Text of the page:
Joe Schuster is the author of The Might Have Been, a finalist for the 2013 CASEY Award, and One Season in the Sun, part of Gemma Media's series of books for its adult literacy project. A member of SABR, he has contributed to the organization's Biography Project and has also written about baseball for Sport and St. Louis Cardinals Game Day, among other magazines. He teaches at Webster University.
Even before the United States entered the Second World War in December 1941, baseball’s powers-that-be were assessing how it might affect the game. This was especially true when, in late summer 1940, Congress began debating instituting a military draft.
In response, The Sporting News ran a commentary discussing how a draft might impact the game, saying in part:
In 1897, one of the most widely followed baseball stories in the country centered on an athlete who never played an inning of professional ball, and yet the event that thrust him into the national spotlight was so compelling, years later, it became the basis of the first feature film about a baseball player.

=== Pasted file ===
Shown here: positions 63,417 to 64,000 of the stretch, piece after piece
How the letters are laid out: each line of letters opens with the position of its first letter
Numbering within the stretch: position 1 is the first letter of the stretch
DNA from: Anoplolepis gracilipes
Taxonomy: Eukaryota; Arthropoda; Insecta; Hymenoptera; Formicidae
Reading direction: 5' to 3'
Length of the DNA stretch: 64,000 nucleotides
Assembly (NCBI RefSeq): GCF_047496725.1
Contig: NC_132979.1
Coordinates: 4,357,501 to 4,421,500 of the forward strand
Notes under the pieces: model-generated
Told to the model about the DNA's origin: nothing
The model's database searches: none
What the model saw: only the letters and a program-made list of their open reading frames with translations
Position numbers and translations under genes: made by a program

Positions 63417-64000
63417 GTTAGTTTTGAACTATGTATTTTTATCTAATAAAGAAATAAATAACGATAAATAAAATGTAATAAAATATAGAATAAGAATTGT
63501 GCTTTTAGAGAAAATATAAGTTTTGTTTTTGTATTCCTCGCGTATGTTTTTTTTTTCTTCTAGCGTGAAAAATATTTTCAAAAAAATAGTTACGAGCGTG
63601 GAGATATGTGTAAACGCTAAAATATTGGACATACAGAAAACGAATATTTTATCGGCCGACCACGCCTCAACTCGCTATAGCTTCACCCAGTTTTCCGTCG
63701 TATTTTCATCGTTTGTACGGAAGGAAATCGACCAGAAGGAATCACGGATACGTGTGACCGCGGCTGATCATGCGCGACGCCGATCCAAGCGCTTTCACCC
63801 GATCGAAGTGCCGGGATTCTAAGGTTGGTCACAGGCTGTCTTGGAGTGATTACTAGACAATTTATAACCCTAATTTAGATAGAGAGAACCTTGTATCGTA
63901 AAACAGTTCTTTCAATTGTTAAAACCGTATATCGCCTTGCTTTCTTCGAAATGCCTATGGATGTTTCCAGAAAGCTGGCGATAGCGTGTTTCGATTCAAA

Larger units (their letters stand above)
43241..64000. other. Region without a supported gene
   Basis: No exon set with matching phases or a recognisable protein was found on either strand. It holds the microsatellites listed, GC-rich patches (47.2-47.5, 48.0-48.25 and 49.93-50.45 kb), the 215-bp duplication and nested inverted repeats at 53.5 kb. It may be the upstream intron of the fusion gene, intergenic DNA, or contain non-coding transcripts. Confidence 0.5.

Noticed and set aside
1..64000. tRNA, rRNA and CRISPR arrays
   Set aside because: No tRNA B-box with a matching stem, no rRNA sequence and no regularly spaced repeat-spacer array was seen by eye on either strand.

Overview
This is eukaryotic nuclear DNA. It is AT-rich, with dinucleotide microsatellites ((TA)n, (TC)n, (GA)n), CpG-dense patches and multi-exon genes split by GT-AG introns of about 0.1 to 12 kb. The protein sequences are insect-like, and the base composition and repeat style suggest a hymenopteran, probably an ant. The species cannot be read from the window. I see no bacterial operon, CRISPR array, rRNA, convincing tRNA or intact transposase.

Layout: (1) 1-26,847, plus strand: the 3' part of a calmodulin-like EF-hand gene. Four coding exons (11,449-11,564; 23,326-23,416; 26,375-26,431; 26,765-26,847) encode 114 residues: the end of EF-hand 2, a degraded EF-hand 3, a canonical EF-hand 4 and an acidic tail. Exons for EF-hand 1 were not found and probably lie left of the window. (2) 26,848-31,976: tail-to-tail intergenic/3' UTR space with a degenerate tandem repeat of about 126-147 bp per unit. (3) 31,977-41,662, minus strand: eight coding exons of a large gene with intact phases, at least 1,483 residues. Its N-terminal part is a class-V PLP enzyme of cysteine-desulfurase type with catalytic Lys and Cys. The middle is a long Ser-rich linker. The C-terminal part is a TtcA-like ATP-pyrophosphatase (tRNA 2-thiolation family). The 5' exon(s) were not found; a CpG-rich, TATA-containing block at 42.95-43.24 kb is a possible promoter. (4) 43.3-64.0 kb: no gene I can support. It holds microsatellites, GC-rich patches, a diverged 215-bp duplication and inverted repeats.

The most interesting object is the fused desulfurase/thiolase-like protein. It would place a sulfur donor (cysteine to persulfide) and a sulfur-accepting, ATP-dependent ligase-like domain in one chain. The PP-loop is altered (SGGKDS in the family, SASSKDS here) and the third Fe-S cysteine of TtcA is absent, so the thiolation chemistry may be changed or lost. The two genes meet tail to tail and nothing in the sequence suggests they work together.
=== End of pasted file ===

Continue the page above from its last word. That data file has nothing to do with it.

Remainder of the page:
While the precise details of his story are a bit muddy, largely because of what I’ll call the “informal” nature of journalism in that era, the essential facts appear to be these:
In season, it’s nearly impossible to be out of range of a televised Major League Baseball game, whether through a cable or satellite service courtesy of one of the sport’s billion- or multibillion-dollar local or national broadcasting contracts or streaming through mlb-dot-tv. Even Facebook is part of our TV connection to America’s pastime since, this year, it has a deal allowing it to stream a game every Friday.
After a disappointing showing in the 1908 Olympic Games in London, in which the host nation trounced the American contingent decidedly—winning 146 medals to only 47 for the US team—several US Olympic Committee officials accused British organizers of gross unfairness.
I first read Mark Harris’s classic baseball novel Bang the Drum Slowly in a mass-market paperback edition, packaged for $2.95 as Henry Wiggen’s Books with two other Harris works, The Southpaw and A Ticket for a Seamstitch. This was in the late 1970s, when the team I have followed for most of my life, the St. Louis Cardinals, was having a particularly bad season.